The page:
What’s in a Brand?

September 12, 2019

What’s in a Brand?

September 12, 2019

Group Gordon’s James Seaton breaks down what a brand means and why it matters.

Brand has become a buzzword recently. Everyone is trying to figure out how to build their brand or put out high-quality, branded content. What does it all mean? Below is a short guide to branding and why it matters for your business goals:

What is a brand?

A brand can be summed up in 3 words: appearance, feeling, and association. Appearance includes any name, symbol, design, or visible feature attached to your company or product. For example, people easily identify Mac laptops by the monochrome apple. Feeling refers to the emotion attached to the product or service. When watching a Disney movie, for example, you may expect to feel happy or nostalgic. Association is what comes to mind when you think about the brand. For example, you may think of Robert Downey Jr. (individuals are brands too!) as a witty tech savant because of his role as Iron Man. Combined, these features make up the powerful concept we know as brand.

How to create a strong brand

Creating a strong, recognizable brand has immense upside. Just make sure that the appearance, feeling, and association of your brand will resonate with your market. It is helpful to consider who your target audience is and what they will gravitate towards. Think about the sleek design of a Ford GT that appeals to wealthy adults or the playful, orange splatter of the former Nickelodeon logo that caught kids’ eyes.

Riveting visuals and campaigns like Dream Crazy helped trigger profound feelings in Nike customer audiences. In her book, Resonate, Tech Consultant Alex Wolf notes that “[Phil Knight] made [the Nike Logo] worth billions of dollars by working with a team that devised a feeling of accomplishment and athleticism to be triggered once it’s seen.” You can create well-researched campaigns that create impact too!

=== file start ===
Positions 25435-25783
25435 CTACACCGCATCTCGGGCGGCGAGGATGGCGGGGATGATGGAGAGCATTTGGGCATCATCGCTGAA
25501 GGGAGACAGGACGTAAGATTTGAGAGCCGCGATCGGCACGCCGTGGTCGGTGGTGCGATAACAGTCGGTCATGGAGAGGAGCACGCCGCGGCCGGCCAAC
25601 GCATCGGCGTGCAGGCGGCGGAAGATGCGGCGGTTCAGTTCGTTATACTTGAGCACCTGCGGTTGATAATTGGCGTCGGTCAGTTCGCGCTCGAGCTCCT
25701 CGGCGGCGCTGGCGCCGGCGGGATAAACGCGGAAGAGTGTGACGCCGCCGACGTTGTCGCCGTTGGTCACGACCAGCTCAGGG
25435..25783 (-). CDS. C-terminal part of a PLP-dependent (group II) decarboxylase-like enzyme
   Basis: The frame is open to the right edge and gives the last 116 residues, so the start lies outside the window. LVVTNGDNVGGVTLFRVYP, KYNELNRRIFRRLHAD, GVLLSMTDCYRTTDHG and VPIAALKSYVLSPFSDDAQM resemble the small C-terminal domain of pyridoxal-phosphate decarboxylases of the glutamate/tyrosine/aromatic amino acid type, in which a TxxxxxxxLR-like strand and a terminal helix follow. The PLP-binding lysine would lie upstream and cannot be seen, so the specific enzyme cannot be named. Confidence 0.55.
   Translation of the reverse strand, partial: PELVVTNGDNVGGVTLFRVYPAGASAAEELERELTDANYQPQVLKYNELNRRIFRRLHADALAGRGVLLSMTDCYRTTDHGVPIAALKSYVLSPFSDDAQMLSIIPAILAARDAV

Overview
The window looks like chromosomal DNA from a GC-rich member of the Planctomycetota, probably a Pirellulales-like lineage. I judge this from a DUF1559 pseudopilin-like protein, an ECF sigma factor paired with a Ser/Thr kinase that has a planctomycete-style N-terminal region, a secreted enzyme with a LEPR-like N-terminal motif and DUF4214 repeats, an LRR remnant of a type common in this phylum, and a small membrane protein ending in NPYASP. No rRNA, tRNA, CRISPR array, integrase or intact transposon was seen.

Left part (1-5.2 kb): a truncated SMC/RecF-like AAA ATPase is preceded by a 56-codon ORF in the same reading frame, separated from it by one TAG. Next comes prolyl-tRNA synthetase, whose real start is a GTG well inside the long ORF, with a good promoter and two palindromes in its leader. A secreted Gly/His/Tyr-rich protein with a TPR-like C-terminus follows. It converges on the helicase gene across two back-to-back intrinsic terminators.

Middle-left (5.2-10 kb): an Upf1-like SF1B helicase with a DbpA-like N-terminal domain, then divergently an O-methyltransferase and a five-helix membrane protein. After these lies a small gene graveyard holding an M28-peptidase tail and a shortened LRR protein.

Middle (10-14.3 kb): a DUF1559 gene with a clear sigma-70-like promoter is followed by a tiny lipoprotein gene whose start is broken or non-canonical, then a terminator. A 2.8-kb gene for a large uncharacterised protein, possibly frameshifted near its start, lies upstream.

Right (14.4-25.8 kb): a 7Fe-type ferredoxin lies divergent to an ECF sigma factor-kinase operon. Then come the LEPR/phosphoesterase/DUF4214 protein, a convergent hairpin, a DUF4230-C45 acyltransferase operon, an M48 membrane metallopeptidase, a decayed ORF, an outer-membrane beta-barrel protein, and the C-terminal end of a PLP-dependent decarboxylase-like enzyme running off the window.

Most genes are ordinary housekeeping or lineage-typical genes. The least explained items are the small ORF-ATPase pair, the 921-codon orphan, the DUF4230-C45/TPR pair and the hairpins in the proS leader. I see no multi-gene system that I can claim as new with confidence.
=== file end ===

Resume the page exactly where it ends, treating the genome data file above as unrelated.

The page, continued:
Perhaps the hardest part of leveraging your brand is controlling associations, especially in a culture where on and offline comments, reviews, and social media posts frequently create viral moments—for better or for worse. The easiest way to protect your brand is to proactively maintain the quality and consistency of your message. If you want your company brand to represent environmental sustainability, establish eco-friendly processes for assembling your product. This conveys honesty and accountability. See Jaden Smith and the JUST brand whose innovative “Water Box” helped address the Flint water crisis and solidify an association with environmental sustainability and change.

A final note

Brands and their messages can be extremely powerful when effectively managed. Unfortunately, not everything about how a brand will be perceived is totally within your control. The good news is that you can adjust and manage certain factors, especially appearance and feelings, to make sure that your brand lands as intended with your target audiences. By understanding what goes into making a strong brand, you will be better able to position yours in the best way for the digital-first, increasingly volatile, brand-driven economy.